'From Truman to Trump: Presidents’ Use and Abuse of the Incarceration of Japanese Americans'
In 1942, Franklin Roosevelt signed Executive Order 9066 and 120,000 individuals of Japanese ancestry were incarcerated as “enemy aliens” despite over half being American citizens, a policy based solely on race. After the Second World War, successive presidents, both Republican and Democrat, have progressively recognized the great injustice suffered by Japanese Americans and offered apologies and restitution, including the 1988 Civil Liberties Act signed by Ronald Reagan.
This article discusses this contested history and examines how President Trump’s regime is at odds with the progress made to recognize that Japanese American incarceration was morally wrong and should never be repeated.
To be published June 2021
Internment During the Second World War:
A Comparative Study of Great Britain and the USA
In the first comparative history of internment in Britain and the USA, memoirs, letters, and oral testimony help to put a human face on the suffering incurred during the turbulent early years of the war and serve as a reminder of what can happen to vulnerable groups during times of conflict. Internment during the Second World War also considers how these 'tragedies of democracy' have been remembered over time, and how the need for the memorialisation of former sites of internment is essential if society is not to repeat the same injustices.
'As the first volume to compare at length the official confinement of civilians in Great Britain and the United States, this book not only breaks new ground but propels readers into reflections on prejudice, citizenship, and ethnicity.'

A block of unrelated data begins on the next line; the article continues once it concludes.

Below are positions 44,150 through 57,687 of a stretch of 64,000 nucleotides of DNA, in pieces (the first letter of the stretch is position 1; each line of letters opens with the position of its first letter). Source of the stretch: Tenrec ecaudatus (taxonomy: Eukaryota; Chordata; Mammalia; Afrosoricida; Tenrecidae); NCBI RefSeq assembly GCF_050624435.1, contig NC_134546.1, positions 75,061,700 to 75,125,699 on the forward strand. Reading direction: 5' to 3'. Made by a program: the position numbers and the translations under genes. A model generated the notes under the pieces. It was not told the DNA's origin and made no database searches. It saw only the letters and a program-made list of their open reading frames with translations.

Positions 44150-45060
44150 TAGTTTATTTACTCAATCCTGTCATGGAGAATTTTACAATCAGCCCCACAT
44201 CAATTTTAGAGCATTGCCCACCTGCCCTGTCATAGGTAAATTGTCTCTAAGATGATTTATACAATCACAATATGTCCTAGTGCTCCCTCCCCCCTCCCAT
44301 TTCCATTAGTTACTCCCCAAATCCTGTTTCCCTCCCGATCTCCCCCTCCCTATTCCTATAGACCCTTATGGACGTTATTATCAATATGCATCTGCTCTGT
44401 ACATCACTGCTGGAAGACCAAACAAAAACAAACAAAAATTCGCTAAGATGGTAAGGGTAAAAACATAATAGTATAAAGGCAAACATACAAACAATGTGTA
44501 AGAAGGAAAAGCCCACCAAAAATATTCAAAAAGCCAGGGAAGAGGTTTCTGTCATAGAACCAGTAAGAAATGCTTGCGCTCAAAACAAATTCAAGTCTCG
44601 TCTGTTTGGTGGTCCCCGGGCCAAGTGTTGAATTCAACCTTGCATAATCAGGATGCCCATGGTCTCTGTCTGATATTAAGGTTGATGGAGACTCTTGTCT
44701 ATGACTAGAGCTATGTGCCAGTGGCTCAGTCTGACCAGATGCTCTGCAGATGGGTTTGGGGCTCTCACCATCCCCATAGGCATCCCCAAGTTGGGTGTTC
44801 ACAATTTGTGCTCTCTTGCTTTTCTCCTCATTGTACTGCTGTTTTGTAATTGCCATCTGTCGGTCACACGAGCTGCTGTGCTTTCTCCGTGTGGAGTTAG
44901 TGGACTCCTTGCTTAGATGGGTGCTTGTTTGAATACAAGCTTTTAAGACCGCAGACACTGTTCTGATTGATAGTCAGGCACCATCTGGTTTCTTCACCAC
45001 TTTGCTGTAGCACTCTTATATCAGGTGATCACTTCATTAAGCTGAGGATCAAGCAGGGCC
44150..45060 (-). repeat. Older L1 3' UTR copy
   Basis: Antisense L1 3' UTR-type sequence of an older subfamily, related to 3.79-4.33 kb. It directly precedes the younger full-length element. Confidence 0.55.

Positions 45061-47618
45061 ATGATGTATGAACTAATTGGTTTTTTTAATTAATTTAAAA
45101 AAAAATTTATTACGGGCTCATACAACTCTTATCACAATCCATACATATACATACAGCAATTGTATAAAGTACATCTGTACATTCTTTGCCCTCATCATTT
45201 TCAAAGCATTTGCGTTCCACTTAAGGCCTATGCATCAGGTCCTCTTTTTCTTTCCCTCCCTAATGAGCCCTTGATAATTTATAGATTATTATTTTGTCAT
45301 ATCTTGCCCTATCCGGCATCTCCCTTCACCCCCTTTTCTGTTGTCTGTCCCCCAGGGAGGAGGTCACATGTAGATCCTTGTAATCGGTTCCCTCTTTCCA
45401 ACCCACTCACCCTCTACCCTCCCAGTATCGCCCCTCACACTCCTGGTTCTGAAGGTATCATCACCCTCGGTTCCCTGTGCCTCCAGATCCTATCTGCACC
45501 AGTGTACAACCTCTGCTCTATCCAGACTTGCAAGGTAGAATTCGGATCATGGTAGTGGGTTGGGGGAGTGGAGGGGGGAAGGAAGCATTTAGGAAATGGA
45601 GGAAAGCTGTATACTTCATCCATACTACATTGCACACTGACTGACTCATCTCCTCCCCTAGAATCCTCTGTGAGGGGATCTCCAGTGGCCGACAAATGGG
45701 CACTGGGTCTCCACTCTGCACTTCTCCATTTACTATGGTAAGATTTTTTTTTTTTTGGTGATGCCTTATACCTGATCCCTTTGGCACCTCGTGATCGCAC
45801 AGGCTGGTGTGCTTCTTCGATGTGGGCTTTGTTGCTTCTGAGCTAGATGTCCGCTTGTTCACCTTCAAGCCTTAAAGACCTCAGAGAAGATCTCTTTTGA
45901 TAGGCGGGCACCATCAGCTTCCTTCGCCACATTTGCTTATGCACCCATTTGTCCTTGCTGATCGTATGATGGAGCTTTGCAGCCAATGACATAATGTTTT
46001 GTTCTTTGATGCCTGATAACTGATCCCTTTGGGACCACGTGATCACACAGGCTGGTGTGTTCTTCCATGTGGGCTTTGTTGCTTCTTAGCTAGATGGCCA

Greg Robinson, Professor of History at the Université du Québec à Montréal, Canada
'The internment of 'enemy aliens' (those of German, Italian and Japanese origin) in Britain and America during the Second World War remains little known. In this superbly researched account, Rachel Pistol provides the first comparative study explaining why such illiberal policies were implemented. This books allows understanding of the processes, experiences and memories of internment with disturbing relevance to the twenty first century and the world of Donald Trump and Brexit.'
Tony Kushner, Marcus Sieff Professor of the History of Jewish/non Jewish Relations, University of Southampton
TV & RADIO
Shinzo Abe's visit to Pearl Harbor
December 26, 2016
1988 Civil Liberties Act
BBC World Service History Hour
First broadcast December 12, 2018
Excluded and Interned
American History Too
December 17, 2017
Discover more about the so-called ‘Yellow Peril’, Japanese Internment during World War II, and why these issues are still relevant to modern day America.